Know people have crossed oceans with nothing more than sexton. They’ve made landfalls with nothing more than a lead line. But further know having everything at hand in front of you when you’re tired and stressed is a blessing.
I don’t even like touch screens as sole mechanism of input for navigation. I realize they have come a long way in recent years. I currently have touch screens but with keyed backup. To date with recent b&g, RM and Garmin found you need to take off your glove or if enough ?static?wet it may take several attempts or not work even then. Had occasion in thick Maine fog and miserable cold drizzle where this was quite an annoyance.
So understand the attraction of using a device you’re well familiar with and is much less expensive. Believe this is a route that is reasonable for many. But continue to believe when you need the information NOW and when it must work every time and it allows full integration to other ship systems chart plotters and multiple small displays are worth the additional expense.
So returning to the OP not being distracted by thoughts of what to use as the primary yes a pad is a reasonable backup. But if you’re likely to be in prolonged adverse conditions you can get a dedicated nav handheld for the same or less money avoiding the inconveniences, limitations and vulnerabilities of a pad.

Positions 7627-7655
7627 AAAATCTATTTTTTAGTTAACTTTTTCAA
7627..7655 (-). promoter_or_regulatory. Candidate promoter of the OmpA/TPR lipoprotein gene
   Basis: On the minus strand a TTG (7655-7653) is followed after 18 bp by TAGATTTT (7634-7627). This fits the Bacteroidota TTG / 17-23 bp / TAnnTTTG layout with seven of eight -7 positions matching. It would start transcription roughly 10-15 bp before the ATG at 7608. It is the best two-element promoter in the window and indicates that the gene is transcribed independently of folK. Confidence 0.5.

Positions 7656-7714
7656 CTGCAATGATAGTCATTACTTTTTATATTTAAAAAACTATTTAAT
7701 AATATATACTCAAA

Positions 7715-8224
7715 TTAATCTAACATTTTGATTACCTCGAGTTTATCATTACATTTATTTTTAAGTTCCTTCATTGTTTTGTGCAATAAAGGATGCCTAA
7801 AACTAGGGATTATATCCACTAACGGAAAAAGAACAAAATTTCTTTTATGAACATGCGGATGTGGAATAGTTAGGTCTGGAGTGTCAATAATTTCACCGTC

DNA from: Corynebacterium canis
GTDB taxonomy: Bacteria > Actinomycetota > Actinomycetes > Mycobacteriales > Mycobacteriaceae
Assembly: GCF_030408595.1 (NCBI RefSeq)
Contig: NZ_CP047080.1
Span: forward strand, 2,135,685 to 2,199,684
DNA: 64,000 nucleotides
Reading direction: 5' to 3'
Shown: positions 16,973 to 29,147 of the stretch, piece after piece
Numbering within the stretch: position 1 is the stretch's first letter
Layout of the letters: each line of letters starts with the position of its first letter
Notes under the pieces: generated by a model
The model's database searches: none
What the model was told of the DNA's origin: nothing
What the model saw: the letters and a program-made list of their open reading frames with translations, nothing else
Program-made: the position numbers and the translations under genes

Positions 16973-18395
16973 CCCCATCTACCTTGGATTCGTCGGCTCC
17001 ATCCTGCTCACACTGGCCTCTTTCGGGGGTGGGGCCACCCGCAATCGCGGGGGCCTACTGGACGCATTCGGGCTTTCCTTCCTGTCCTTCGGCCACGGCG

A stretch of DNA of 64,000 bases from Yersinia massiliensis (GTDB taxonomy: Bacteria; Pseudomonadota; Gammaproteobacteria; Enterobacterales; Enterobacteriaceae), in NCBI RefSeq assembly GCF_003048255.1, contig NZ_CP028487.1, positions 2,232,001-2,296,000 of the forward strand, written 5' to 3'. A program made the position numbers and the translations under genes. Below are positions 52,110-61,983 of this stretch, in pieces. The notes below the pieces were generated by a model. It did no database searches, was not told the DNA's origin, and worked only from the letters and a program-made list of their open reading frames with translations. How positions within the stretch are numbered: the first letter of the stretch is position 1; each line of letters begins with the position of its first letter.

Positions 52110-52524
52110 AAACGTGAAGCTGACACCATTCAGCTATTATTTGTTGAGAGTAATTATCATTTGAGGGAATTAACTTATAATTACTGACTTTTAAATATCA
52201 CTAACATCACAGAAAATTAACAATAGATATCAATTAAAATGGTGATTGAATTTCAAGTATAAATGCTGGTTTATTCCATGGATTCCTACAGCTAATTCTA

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Discussion Starter · #18 ·
Yes, it is just a backup system. Thank you all for very informative posts. If anyone has a used tablet already set up with maps FOR SALE, I would be very interested. Here is your chance to upgrade! :)
 

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When offshore key features are AIS, radar overlay ( or split screen view of radar and chart) and integration to autopilot. These functions are currently not possible to my knowledge on any pad.
All of these functions are currently available on i-devices (with the radar being a "flip-screen" function currently - not yet split or overlay within iNavX like the others).

Good luck on your hunt kriss.
 

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......already set up with maps FOR SALE......
I'm pretty sure the iPad apps are keyed to one's Apple ID. I know that's the case to get updates. I'm not sure what happens to them, if you buy a used iPad and sign on with your own Apple ID. Look into that before you buy a used app. I'm guessing you would have to be sure you never updated anything, not the operating system or the apps. These nav apps are cheap. I would focus on the used iPad (Apple sells them too) and buy the app.

On another point, the reason I stay consistent with both an iPad and iPhone is so these apps automatically work across both devices at no additional charge (within the same Apple ID). Some apps are only written for one or the other platform, but most work on both.